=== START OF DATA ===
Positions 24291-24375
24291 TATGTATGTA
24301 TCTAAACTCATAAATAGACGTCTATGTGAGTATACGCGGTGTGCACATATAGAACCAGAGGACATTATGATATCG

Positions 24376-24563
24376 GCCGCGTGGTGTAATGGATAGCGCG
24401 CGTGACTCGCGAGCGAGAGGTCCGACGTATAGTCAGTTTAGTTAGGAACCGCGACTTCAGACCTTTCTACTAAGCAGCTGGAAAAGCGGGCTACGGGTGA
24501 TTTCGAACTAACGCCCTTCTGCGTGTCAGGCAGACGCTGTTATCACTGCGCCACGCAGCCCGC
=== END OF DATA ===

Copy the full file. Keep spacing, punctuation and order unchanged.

Positions 24291-24375
24291 TATGTATGTA
24301 TCTAAACTCATAAATAGACGTCTATGTGAGTATACGCGGTGTGCACATATAGAACCAGAGGACATTATGATATCG

Positions 24376-24563
24376 GCCGCGTGGTGTAATGGATAGCGCG
24401 CGTGACTCGCGAGCGAGAGGTCCGACGTATAGTCAGTTTAGTTAGGAACCGCGACTTCAGACCTTTCTACTAAGCAGCTGGAAAAGCGGGCTACGGGTGA
24501 TTTCGAACTAACGCCCTTCTGCGTGTCAGGCAGACGCTGTTATCACTGCGCCACGCAGCCCGC